When Prime Minister Imran Khan delivered a passionate speech at the United Nations, although one that lasted the 15 minutes allotted, Twitterati in Pakistan shared his views on his comments, ranging from Kashmir and Islamophobia to climate change and corruption of the elite.
The highlight of his speech, which lasted more than 45 minutes, was Kashmir. In strong words, the prime minister reminded the world that if attention was not paid, India's actions in occupied Kashmir would lead to a bloodbath.
"Once the curfew is lifted, the cashmere will be on the streets. And what will the 900,000 soldiers do? They will be shot," the prime minister said, saying nothing.
AFP The journalist Issam Ahmed said that the Prime Minister highlighted the issue of Kashmir "with great force and received several applause (it is not clear how much the Pak delegation was, but I think at least some were others, Modi did not receive any)" .
"It remains to be seen if other countries think it went too far with the rhetoric of the war," Ahmed said, referring to Prime Minister Imran's comments about the war with India.
“When a country with nuclear weapons fights to the end, it will have consequences far beyond borders. It will have consequences for the world, ”Imran had warned in his speech at the UN. "That is not a threat, it is a fair concern. Where are we going?"
Activist and lawyer JIbran Nasir praised the prime minister for explaining the problem of Kashmir on the international platform.
"Prime Minister Imran convincingly used #UNGA to explain not only the reasons for the atrocities in #Kashmir by India under BJP and the brutal conditions there, but he also rightly expressed his fears of consequences. Pakistan is not a big market like India. Now it is a matter of conscience for the world community, "he said.
The journalist Iftikhar Firdous called the speech "made from the heart. Passionate to the core!".
Salman Masood, Pakistan's correspondent for The New York TimesHe also called the speech "passionate" but said that some parties "would raise some eyebrows in the West."
"But for the domestic audience, it has hit the mark."
Lead journalist Mazhar Abbas called the UN speech "quite impressive."
"The Kashmir part of Imran Khan's speech was quite good. It was a powerful case," said journalist Khurram Hussain.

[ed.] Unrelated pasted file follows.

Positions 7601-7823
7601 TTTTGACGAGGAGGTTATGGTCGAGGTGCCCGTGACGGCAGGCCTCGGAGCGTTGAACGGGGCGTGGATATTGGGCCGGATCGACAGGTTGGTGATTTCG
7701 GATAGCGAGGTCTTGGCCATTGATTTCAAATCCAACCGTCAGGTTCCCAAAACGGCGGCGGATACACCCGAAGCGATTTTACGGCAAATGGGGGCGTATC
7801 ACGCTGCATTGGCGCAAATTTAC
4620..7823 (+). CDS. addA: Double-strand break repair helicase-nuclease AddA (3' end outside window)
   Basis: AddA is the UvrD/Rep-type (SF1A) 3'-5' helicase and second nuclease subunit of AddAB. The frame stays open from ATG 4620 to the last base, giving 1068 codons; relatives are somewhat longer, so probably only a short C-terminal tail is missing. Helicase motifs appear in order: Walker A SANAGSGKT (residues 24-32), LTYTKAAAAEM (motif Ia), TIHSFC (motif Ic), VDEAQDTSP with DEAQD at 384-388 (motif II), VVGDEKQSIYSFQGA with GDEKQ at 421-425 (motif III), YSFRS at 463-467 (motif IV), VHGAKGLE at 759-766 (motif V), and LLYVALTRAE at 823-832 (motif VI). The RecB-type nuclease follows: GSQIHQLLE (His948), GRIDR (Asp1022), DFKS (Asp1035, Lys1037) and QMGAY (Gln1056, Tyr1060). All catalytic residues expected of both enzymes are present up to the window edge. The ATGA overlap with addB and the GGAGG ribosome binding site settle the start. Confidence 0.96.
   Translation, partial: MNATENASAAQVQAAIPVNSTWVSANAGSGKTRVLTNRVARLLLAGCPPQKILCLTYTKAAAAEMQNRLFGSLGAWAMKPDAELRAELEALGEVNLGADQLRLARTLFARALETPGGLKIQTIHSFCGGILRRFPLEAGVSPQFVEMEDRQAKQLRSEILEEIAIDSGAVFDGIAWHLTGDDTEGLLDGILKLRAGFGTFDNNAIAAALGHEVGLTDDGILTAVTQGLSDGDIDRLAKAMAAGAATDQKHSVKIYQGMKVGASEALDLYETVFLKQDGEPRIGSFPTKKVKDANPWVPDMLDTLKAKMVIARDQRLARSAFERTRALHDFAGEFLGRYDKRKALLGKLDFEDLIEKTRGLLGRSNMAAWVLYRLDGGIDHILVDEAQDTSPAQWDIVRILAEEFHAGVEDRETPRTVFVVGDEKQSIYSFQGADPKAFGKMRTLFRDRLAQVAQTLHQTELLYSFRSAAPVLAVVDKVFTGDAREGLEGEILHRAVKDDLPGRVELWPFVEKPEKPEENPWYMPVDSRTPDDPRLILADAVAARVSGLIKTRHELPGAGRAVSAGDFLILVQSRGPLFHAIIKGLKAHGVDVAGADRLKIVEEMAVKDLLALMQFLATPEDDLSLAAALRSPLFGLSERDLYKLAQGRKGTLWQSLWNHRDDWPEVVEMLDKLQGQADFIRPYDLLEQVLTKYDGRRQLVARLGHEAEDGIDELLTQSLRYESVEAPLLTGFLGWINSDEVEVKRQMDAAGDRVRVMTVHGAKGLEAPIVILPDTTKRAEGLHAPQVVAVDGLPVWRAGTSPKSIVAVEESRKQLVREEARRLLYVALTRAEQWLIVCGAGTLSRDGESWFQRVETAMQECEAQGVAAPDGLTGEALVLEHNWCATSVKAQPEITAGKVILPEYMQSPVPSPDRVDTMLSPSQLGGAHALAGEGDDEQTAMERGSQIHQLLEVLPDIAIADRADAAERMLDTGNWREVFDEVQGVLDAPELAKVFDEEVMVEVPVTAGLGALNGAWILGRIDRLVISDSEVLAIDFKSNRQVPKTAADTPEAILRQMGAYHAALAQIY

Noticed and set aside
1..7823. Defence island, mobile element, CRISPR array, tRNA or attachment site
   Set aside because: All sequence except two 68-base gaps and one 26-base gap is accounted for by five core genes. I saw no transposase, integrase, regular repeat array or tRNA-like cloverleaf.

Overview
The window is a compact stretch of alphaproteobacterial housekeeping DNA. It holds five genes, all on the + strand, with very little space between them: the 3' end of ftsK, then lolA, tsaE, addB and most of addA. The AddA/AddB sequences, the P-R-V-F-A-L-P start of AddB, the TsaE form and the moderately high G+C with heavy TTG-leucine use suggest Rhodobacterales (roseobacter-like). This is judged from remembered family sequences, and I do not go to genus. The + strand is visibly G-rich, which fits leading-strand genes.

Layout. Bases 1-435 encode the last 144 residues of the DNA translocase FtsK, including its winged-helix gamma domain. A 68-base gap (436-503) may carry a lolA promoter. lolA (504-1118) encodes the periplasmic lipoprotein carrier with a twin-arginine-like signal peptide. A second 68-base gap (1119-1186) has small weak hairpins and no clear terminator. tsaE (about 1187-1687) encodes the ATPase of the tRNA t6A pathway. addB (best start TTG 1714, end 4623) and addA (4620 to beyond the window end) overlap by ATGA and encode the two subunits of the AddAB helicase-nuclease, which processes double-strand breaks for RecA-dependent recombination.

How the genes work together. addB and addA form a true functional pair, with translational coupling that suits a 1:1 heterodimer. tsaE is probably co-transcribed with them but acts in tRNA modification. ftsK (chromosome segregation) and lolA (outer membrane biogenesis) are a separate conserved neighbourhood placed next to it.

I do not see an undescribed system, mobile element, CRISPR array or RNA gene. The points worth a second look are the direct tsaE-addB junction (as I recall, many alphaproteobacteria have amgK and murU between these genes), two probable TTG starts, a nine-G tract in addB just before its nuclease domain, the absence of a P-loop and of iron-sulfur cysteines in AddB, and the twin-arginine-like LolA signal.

Dawn The magazine editor Hasan Zaidi, although he noted the "initial setbacks", commented that the leader "had a strong last stretch."
"Emotional things, but that's fine, I can't complain. Kashmir deserves some emotionalism."
However, his comments on money laundering and corruption by the elite were not well received by the people, and some compared him with those of Imran. jalsas Back home.
PPP senator Sherry Rehman asked why the prime minister gave time to accounts abroad in Pakistan in his speech, saying: "Your own party has them!"
"Then more about army training jihadists, etc.! Why? Then a long lesson in wandering history!
The journalist and senior analyst Zahid Hussain also referred to the & # 39; container & # 39 ;.
"Imran Khan is in [a] container. Sad."
Analyst Michael Kugelman praised the first part of the speech for playing the right notes. "He showed his government's efforts to face shared global threats such as climate change and corruption."
However, he noted that "partisan digging in the & # 39; ruling elite & # 39; of Pakistan, for example, not PTI, was a bit awkward on a global platform."
The journalist Amber Rahim Shamsi presented her opinion and said: "The highlight was Kashmir, in which he spoke with passion and efficiency. He started well with climate change, but rambled a little about money laundering and Islamophobia."
Overall, it seems that the prime minister's trip to the United States, during which his main focus has been to highlight the plight of people in occupied Kashmir, has been successful.
Journalist Zarrar Khuhro, praising the prime minister "for shining on the international stage," summed it up by saying: "It has been a marathon tour with countless oratory commitments and interviews with pointed questions. He played well indeed. Even those who hate they are advised to give credit where it is due, and it is due. "